- As countries begin to try to recuperate from COVID-19, Turkey has set its sights on wedding tourism.
- A board member of the Association of Turkish Travel Agencies said weddings are more profitable than any other type of tourism.
- International wedding owners are increasingly showing preference for Turkey’s Mediterranean and Aegean costal resort towns.
World Tourism Network (WTN) and Nancy Barkley, WTN Coordinator for Wedding Tourism, supports Turkey’s tourism sector as it turns to international wedding organizations to maintain recovery from the COVID-19 pandemic.
In 2019, Turkey’s tourism revenues had hit a record high of US$34.5 billion with more than 45 million foreign visitors. In 2020, however, the country’s losses hit 70% due to the COVID-19 pandemic. Today, Turkey’s tourism sector is turning to international wedding organizations this year to maintain recovery from the adverse effects of the ongoing pandemic.
“Wedding organizations are more profitable than other types of tourism,” Nalan Yesilyurt, a board member of the Association of Turkish Travel Agencies, told Xinhua. “The money spent in a week alone during such organizations is equal to what regular tourists spend in a month.”
She said foreign wedding owners increasingly prefer Turkey’s Mediterranean and Aegean coastal resort towns that offer “unique and exclusive” services in upper segment hotels, marinas, and restaurants. “Bodrum (in the southwestern province of Mugla) has shined like a star mostly with its vivid nightlife, qualified marinas, which attract jet society yachts and restaurants with celebrity chefs,” Yesilyurt said.
Bodrum’s Mayor Ahmet Aras said that Bodrum is in high demand in many European and Far Eastern countries, and it also gets recognition from Arab and Middle Eastern countries. The town possesses grandiose and boutique hotels with over 1,000-bed capacities.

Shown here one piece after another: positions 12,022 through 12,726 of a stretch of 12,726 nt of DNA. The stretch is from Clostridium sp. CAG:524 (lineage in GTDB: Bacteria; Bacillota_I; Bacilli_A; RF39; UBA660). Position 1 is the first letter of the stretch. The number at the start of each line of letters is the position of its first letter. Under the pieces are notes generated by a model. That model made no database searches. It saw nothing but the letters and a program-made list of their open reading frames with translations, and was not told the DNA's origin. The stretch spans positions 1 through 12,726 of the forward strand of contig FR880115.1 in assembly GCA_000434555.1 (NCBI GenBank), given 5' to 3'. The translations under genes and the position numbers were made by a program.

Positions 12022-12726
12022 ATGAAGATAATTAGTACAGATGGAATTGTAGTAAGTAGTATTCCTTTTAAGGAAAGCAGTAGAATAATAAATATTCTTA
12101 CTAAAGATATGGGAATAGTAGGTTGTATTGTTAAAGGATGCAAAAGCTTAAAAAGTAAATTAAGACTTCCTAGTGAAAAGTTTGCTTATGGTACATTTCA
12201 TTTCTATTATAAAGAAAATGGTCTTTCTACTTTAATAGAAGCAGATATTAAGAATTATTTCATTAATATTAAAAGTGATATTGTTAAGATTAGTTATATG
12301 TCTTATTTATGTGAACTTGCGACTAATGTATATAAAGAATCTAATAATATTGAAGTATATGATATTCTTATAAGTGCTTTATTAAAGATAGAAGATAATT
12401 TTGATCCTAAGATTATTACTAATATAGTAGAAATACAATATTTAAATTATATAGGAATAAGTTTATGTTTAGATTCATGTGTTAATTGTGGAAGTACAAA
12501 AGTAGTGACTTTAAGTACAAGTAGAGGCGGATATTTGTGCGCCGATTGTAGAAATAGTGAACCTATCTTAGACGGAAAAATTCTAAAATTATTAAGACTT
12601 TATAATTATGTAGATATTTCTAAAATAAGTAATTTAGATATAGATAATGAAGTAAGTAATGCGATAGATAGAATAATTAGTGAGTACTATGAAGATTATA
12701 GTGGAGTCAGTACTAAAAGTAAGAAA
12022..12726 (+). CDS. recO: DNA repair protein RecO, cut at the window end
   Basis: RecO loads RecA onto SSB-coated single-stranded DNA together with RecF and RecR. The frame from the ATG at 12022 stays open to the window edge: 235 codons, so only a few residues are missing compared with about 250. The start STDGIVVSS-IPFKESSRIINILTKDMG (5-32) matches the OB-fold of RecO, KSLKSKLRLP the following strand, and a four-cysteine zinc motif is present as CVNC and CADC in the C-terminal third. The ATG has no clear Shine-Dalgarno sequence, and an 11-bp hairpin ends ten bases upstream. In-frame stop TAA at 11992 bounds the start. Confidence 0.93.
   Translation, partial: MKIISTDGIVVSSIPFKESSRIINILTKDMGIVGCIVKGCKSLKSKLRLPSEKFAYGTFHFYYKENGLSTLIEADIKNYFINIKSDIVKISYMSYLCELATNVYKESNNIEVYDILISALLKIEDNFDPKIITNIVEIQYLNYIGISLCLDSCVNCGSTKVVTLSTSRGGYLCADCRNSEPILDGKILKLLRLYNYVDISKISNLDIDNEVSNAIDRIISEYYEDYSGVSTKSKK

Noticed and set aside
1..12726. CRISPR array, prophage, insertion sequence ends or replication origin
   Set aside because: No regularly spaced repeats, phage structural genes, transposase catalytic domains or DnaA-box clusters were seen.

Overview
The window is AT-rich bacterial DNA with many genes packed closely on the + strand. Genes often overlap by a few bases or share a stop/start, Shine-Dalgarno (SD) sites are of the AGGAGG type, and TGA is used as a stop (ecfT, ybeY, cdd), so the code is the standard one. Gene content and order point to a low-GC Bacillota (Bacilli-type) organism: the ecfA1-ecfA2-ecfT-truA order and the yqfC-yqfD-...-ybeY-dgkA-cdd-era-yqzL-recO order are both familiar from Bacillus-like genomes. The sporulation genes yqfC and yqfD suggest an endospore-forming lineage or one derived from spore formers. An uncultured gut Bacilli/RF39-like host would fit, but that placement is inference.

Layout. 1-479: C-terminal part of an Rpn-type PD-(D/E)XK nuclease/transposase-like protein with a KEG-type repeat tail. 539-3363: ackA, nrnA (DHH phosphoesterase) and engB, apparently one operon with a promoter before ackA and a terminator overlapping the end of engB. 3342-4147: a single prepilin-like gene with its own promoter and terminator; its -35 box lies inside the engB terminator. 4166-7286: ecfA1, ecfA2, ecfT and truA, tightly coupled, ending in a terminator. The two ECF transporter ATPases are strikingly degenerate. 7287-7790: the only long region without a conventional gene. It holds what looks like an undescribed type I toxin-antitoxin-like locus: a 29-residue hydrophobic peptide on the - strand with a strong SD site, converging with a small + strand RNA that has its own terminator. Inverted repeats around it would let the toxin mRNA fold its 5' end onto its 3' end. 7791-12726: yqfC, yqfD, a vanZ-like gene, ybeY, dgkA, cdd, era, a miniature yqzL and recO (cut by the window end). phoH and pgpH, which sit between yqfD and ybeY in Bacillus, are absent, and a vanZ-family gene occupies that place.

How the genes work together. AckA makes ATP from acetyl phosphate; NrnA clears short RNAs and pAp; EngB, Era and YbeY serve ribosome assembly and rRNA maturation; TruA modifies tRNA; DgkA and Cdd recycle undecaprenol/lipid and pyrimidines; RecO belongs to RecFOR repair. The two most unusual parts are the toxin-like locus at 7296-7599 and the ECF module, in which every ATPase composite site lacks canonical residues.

“Despite the pandemic conditions and restrictions, Bodrum hosted 6 wedding organizations from India this year, which were very promising for the future,” he said. The municipality has been conducting talks with several international organizing companies to secure more wedding ceremonies in the upcoming period.
“Having foreign wedding ceremonies during the off-season when the hotel occupancy rates are low, significantly contributes to the tourism sector in Bodrum, generating income and boosting job opportunities. Visitors who come to Bodrum for weddings do not only spend their time at their hotels but also go shopping and dining, doing a lot of activities,” he added.
Indian wedding ceremonies are significantly profitable for the locals as wedding owners spare no expense to make their guests comfortable, according to the Mayor. “They usually book the entire hotel for their guests, who come to the town with big chartered planes,” he added.
They usually spend a week and enjoy the natural and cultural beauties of the region. Renting yachts and having boat tours to see the untouched bays are becoming the most popular activities among visitors.
With the addition of more direct international flights from different parts of the world in the upcoming period to the Bodrum airport, the town expects to pull more “luxury tourists.”
The fast spread of the daily COVID-19 cases across the country, however, worries tourism representatives and local officials. “Any reservation cancellation would mean a huge loss for the entire industry,” Aras said.
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